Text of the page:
I don’t see the supporting infrastructure in the Fortran standard to enable the suggested efficiency gains to be realised. It would be good to hear from compiler developers as to where this approach is or could be heading.
Could there be some merging of DO CONCURRENT with OpenMP ?
It looks like the OpenMP approach is moving further away from any possible Fortran standardisation with further niche GPU off-loading.
Or is Coarray Fortran the way forward ?
An area worth more discussion ?
This seems to be more or less the case currently. Intel uses OpenMP behind the curtains to enable DO CONCURRENT.
nvfortran enables mixing OpenACC with DO CONCURRENT to mix less-verbose code + better data control flow.
I guess the take away is that, while DO CONCURRENT is in its infancy, compiler editors try to load parts of the external standards within.
I don’t think one can make such overlap. While Coarray Fortran can be used in a shared memory approach, its main purpose is to enable distributed memory (à la MPI). DO CONCURRENT is targeting shared memory (multithreading/vectorization) parallelism.
I would say it is not complete, so why is it in the standard in an incomplete form ?
This is the same approach that gave FORALL such a short life.
I have been using (only a small part of) OpenMP for 8 years and it is a way to significantly improve computation performance. It should not be ignored by the Fortran standard, especially as “computation performance” is seen as a strength of Fortran. ( and please include default(none), which auto parallel approaches don’t appear to have )
There is good OpenMP support in modern Fortran compilers.
Furthermore OpenMP is also standardized, so your Fortran+OppenMP code remains portable.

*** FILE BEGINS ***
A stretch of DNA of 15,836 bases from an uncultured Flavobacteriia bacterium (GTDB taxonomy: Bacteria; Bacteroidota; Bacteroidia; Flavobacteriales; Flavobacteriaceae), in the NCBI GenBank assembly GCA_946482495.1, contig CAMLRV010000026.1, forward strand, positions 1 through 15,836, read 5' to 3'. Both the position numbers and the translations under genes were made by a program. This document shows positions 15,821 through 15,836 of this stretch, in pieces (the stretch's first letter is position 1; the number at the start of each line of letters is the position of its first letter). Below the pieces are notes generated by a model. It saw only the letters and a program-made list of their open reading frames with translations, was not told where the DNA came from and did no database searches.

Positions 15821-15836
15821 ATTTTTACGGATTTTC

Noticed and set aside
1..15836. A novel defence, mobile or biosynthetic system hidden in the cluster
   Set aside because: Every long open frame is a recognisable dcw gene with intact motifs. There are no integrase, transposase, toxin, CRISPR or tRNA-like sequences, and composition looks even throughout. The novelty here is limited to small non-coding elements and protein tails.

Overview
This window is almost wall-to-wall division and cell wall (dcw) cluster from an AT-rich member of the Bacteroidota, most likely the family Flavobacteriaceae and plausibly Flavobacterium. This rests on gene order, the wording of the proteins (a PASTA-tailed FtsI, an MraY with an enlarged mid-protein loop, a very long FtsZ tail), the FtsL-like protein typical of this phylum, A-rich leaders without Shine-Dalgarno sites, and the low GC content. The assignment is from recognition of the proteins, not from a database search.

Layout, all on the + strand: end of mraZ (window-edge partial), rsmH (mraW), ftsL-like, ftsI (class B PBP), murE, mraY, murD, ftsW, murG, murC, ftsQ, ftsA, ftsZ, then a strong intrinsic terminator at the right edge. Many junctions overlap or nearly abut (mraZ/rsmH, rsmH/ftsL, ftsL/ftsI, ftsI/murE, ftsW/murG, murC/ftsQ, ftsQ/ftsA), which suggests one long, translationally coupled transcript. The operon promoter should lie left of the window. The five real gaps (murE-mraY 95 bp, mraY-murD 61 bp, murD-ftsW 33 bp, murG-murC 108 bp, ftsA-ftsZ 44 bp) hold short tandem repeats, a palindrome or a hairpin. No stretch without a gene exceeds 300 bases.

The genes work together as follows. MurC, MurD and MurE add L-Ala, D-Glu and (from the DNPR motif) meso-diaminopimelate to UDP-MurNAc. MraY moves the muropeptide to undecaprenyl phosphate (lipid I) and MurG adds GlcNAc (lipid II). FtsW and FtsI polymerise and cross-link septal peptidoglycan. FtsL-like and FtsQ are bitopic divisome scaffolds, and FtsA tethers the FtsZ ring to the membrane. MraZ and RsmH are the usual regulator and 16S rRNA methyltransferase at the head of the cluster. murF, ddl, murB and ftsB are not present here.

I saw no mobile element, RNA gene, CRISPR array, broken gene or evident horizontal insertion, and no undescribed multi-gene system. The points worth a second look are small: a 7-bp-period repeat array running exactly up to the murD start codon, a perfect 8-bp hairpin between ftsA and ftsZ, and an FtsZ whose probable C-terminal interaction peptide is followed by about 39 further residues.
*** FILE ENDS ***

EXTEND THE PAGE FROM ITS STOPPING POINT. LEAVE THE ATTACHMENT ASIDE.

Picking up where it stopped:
Therefore I would not be surprised if many Fortran programmers consider OpenMP already as de-facto part of Fortran.
(I do, but of course I can not speak for other users).
I wouldn’t put do concurrent and forall in the same basket… and the kid can already accomplish that much, even if not as mature as its father (OpenMP)… from what I’m understanding so far is that the promise of do concurrent is that: At worst it would default to just a regular do, in principle, it would (should/will/?) enable you to do exactly what you are already doing with OpenMP but dropping all those extra lines of code with the directives.
The thing you should accomplish with it, is coding once, and running your same (cleaner) code on CPU with multithreading or on GPUs. Instead of having to pileup OpenMP and OpenACC simultaneously…
I’ve found these references quite nice:
Something that does intrigue me is that I’m understanding that if one uses do concurrent, then either the code will be multithreaded on the CPU or offloaded to the GPU, but what about a hybrid code in which one would like to have more control on which hardware is processing the data? … Maybe it would be needed to have something à la pytorch like “todevice = gpu/host” as extra argument?
I have been reading further and am now confused as to when should a Fortran compiler make a DO CONCURRENT loop multi-threaded ?
(My earlier Gfortran V11.1 tests did not use sufficient correct/appropriate compiler options for DO CO… to be multi-threaded. Is that ok?)
Practically, I would expect the “TownHall” DO CONCURRENT example would never run faster by being multi-threaded, or off-loaded.
I wonder what extra instructions need to be provided in Fortran to achieve improved performance with DO CO… I see that “locality-spec” provides some management of variable, but this is more important for achieving a correct result.
Scheduling can be very significant for !$OMP DO for performance improvement from cache coherency, but this may conflict with Do Concurrent’s “no interdependencies between loop itterations”
Some Fortran users still use FOR ALL, as they like the concise syntax. Perhaps DO CONCURRENT will be the same.
As a proficient user of OpenMP, I can’t identify where DO CONCURRENT would be preferred.
When does DO CONCURRENT improve Fortran, or should we go straight to Fortran+OpenMP ?
DO CONCURRENT just opens up the possibility (among other possibilities) of multi-threading the loop, but the compiler has no obligation to do so.